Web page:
Lightbulb Moment: Mark Doherty of SitStil

Mark Doherty of SitStil on colour theory and bad braids.

When did you realise this was the career for you?
When I was in fifth year in 1988, the master insisted some of us got a suitable haircut. While everyone else went to a barber, I went to a salon in Booterstown and had coffee, cake, a head massage – the works! I was an hour and a half late getting back to school but had my first taste of the luxury side of hairdressing and I never looked at any other career after that.

What training course helped you most?
The Joico European guest artist program – the educators and the team were both inspiring and
tough. It forced me to think outside the box in a controlled format. Very early in my career, Dolores McEvoy, owner of Reds, taught me the theory side of colour. She made the numbering system and the science stuff great fun and I will be always grateful to her for that.

What defines an effective consultation?
Consistent honest enthusiasm is the key to an effective consultation. It is becoming more and
more difficult to get clients in the chair. If we are not enthusiastic about their hair, offering ideas and solutions honestly and consistently, why would they want to stay? I consider myself to be a hair nerd so it is easy to fill people with facts about their hair.

What parts of the business do you struggle with most and why?
Time management is always a struggle. Being the most senior member of staff, at quiet times, I feel like I get stuck behind the chair. This takes away from my time for everything else. My home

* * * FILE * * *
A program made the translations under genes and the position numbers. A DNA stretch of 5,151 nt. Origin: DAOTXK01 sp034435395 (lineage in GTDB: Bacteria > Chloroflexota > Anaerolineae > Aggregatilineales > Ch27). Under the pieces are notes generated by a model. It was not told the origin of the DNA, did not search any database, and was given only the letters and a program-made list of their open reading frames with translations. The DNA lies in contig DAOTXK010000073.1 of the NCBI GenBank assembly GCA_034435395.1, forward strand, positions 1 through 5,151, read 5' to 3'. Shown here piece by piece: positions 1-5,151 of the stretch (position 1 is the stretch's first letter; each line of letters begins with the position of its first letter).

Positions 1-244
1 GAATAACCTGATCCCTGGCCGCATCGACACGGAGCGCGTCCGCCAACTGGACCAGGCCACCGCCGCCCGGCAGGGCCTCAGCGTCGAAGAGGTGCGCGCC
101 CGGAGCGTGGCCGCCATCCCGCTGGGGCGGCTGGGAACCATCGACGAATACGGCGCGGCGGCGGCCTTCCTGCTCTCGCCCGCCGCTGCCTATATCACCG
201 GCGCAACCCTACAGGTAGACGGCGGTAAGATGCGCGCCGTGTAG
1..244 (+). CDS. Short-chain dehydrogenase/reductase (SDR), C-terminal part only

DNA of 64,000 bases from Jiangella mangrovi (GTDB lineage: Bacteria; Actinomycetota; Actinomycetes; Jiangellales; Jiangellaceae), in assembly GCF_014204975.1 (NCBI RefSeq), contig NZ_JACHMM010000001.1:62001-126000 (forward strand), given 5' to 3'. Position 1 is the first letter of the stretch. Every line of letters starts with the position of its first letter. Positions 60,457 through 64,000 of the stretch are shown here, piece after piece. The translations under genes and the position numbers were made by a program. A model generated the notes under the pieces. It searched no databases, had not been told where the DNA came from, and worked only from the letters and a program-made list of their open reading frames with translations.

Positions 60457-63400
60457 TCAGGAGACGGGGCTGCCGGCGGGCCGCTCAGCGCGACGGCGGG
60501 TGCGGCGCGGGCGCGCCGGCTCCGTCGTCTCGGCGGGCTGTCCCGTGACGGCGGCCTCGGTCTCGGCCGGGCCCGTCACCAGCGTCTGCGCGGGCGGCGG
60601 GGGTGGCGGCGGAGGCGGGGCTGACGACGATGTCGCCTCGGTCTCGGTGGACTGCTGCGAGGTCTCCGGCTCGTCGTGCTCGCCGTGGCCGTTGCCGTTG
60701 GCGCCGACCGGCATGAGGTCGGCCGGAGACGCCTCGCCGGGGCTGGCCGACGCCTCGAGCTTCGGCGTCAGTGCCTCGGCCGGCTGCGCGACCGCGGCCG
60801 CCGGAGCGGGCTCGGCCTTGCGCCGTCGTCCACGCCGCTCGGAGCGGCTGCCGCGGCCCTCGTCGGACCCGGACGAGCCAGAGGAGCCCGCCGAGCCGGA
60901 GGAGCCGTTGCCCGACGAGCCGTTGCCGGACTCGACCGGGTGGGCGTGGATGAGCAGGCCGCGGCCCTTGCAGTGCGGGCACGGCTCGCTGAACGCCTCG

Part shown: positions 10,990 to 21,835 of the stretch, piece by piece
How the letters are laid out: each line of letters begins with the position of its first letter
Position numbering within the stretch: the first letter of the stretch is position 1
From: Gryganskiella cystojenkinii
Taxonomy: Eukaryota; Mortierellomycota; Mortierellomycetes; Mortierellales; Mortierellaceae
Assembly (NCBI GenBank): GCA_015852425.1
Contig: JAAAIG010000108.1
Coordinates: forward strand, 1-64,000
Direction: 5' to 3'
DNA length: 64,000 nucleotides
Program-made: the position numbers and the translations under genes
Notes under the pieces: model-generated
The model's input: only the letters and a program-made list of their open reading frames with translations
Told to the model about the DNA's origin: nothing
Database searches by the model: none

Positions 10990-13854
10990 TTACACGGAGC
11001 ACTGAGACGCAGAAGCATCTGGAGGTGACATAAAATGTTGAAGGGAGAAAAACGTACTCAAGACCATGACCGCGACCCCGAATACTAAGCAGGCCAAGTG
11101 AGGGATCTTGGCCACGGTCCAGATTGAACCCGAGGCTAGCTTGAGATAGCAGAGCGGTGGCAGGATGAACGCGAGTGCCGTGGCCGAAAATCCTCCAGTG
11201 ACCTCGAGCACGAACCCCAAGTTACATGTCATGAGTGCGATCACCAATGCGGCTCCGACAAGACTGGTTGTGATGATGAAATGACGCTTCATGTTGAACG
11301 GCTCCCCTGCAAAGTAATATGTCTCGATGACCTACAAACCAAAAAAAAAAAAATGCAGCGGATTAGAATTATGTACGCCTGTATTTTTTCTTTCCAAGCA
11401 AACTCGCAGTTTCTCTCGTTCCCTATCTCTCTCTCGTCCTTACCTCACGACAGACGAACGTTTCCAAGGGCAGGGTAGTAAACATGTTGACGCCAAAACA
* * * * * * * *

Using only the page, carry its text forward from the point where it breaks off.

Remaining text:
time is very important to me as I have four kids and also I try to play badminton two to three times a week.

How do you deal with these challenges?
My wife Gail is an integral part of the business. She deals with more and more of the financial side of things. We have scheduled meetings with each other once a week where we are only allowed talk business and nothing about the kids. We have recently employed someone to look after social media and someone else to do PR. While I keep an eye on how these run, this frees me up a lot.

What do you look for when hiring?
Being a small salon, one individual can easily have a negative or positive impact. Attitude and willingness to adapt to situations are vital. I am very particular about customer service so all new staff have to meet certain standards. Good hair is a given. How we treat people needs to be consistently excellent, and if a staff member cannot do this then they will not fit in.

What is your top tip to encourage repeat business?
Inspire and educate. People read a lot of stuff about hair. They will have certain ‘facts’ that are not true. If we empower them with knowledge, they remember it and if they remember us, they will
come back.

Is there anything you would do differently in your career?
When I first started I didn’t really appreciate the business properly. It was the early 1990s and my focus was not in the right place. Life is too short to have any regrets but being able to focus on my initial training and realise the importance of it earlier in my career would have made me a better hairdresser and a more successful salon owner.

What do you want to learn next?
Believe it or not, some of the basic skills are lost on me. I spend so much time cutting and colouring I never learned how to braid hair properly and with two young girls growing up at home I need to catch up with them. Otherwise, with limited space in SitStil, I would like to expand the usage of the salon to develop more than hair. ✂